[51] On 29th May 1945 he wrote “But at least the Americo-Russian War won’t break out for a year yet” : Letters, cit, N°100. back
  [52] Letters, cit., N°106. back
  [53] Sauron Defeated, HoME 9, 1993, pp. 12-13 ; Humphrey Carpenter , JRRT. A Biography, HarperCollins, London, 1977, p. 207 ; Letters, cit.,N°117. back
  [54] Following Gandalf. Epic Battles and Moral Victory in TLothR, Brazos Press, Grand Rapids, 2003, p. 54. back
  [55] Ibidem, pp. 55, 69. back
  [56] Tolkien and the Great War, cit., p. 223. back
  [57] JRRT, TLothR, Unwin Paperbacks, London, 1986, p. 260. back 
  [58] Ibidem, p. 912 back
  [59] Strange Defeat: A Statement of Evidence (1940), 1946 back 
  [60] Winston S. Churchill, Unrelenting Struggle, p. 363 back 
  [61] LothR, cit., 856. back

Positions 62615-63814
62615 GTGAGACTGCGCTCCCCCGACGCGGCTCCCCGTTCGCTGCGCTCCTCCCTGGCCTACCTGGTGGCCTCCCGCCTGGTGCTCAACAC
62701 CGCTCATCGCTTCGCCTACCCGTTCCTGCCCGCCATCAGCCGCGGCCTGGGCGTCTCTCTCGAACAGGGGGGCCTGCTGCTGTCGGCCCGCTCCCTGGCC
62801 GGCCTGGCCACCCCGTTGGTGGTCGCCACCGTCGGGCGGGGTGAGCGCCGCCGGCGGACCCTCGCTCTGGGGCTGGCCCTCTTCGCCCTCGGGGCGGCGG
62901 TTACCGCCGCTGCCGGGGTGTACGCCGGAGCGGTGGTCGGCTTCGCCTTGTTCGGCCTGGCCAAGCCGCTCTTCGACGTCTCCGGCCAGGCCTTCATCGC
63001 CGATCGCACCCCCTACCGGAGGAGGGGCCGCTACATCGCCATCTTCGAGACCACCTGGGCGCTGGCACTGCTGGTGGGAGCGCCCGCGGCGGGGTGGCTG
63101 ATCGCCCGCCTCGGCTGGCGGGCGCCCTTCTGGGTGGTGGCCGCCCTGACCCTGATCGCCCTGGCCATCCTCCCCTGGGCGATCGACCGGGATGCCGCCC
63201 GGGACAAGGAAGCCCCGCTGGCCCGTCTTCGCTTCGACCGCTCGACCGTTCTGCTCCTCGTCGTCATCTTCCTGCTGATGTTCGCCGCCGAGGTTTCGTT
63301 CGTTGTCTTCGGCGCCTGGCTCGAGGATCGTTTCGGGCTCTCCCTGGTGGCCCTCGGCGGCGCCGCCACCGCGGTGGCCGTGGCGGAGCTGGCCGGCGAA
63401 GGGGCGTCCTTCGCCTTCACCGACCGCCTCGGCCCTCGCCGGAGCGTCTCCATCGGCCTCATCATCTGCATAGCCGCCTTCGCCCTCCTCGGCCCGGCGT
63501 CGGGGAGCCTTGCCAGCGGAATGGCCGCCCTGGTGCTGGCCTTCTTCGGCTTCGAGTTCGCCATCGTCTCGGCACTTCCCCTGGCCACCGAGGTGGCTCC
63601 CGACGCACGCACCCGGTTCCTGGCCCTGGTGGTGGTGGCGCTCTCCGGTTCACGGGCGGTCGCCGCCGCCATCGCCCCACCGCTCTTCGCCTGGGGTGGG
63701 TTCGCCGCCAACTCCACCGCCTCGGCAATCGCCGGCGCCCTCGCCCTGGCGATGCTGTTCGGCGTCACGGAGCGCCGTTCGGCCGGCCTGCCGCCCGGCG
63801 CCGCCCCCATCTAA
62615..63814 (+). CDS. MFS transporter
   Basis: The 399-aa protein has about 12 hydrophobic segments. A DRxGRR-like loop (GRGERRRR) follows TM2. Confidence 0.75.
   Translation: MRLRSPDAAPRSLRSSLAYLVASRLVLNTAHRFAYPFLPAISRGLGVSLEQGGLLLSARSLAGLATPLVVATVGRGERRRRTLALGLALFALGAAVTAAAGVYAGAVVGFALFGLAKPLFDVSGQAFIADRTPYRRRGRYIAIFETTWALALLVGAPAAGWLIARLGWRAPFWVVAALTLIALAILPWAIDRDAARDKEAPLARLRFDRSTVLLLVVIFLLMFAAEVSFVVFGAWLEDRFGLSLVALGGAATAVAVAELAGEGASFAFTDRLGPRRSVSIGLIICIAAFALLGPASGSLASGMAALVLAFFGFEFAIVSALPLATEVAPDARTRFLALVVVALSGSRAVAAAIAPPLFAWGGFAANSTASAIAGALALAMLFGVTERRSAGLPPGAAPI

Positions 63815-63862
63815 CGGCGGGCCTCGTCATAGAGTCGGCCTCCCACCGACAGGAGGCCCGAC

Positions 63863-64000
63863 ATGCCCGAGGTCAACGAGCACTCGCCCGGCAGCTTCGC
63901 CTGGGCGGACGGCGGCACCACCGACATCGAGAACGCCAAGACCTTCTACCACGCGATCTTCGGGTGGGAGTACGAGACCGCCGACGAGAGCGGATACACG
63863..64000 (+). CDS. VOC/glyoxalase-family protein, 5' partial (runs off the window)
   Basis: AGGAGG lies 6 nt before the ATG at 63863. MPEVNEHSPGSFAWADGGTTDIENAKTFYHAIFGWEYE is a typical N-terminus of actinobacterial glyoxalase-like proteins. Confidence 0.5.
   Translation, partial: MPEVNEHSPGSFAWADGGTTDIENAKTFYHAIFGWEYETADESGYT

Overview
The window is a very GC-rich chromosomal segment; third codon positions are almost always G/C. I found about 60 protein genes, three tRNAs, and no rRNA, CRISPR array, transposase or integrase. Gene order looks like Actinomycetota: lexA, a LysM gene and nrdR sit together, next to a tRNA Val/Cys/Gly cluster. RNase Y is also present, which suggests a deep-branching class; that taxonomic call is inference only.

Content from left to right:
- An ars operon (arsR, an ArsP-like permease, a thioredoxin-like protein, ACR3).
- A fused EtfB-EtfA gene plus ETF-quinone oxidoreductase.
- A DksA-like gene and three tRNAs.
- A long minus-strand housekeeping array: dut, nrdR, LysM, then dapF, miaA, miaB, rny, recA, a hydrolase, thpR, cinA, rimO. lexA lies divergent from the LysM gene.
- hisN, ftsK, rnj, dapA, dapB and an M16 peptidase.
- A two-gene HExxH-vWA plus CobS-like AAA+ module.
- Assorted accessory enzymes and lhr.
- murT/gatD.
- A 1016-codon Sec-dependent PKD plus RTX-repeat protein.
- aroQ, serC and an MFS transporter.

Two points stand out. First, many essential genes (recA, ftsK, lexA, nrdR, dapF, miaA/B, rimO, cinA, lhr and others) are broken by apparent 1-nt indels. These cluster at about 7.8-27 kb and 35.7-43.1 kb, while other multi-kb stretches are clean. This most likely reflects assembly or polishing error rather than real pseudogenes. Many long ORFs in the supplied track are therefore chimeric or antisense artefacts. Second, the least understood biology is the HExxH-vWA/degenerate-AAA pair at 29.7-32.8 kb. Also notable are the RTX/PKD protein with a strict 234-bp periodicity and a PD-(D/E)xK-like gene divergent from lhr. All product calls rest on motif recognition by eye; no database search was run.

[62] Author, cit., p. 152 back
  [63] LothR, cit., pp. 564-5. back
  [64] Humphrey Carpenter, JRRT. A Biography, HarperCollins, 1992, p.197 back  
  [65] Tolkien, cit., p. 191. back
  [66] Defending Middle-earth. Tolkien : Myth and Modernity, HarperCollins, London, 2004, especially the first two chapters. back
  [67] Tolkien, cit., p. 166. back
  [68] LothR, cit, p. 913. back
  [69] Letters, cit., N°183 back
  [70] Quickly, but not immediately: Christopher writes (RothS, cit., p. 189) that in October 1938: “If the nature of the Ring, in its effects on the bearer was now fully conceived, there is as yet no suggestion that the fate of Middle-earth lay within its circle”. In fact, JRRT’s initial idea (see the chapter Of Gollum and the Ring in RothS, pp. 73-87) was to destroy the Ring; an evil ring, therefore, but only one amongst the many rings of power, which subjugated its possessor to the wicked Lord of the Rings, but was primarily the cause of an individual tragedy (following a Greek-inspired individualistic notion of ethics), not a tragedy for Middle-earth (following a community-based ethical model, of Judaeo-Christian type). But soon afterwards (in RothS, p. 220, Christopher says that he cannot give an exact date) the idea of the Ruling Ring, crucial for the destiny of the world, emerges (RothS, pp. 226-227). back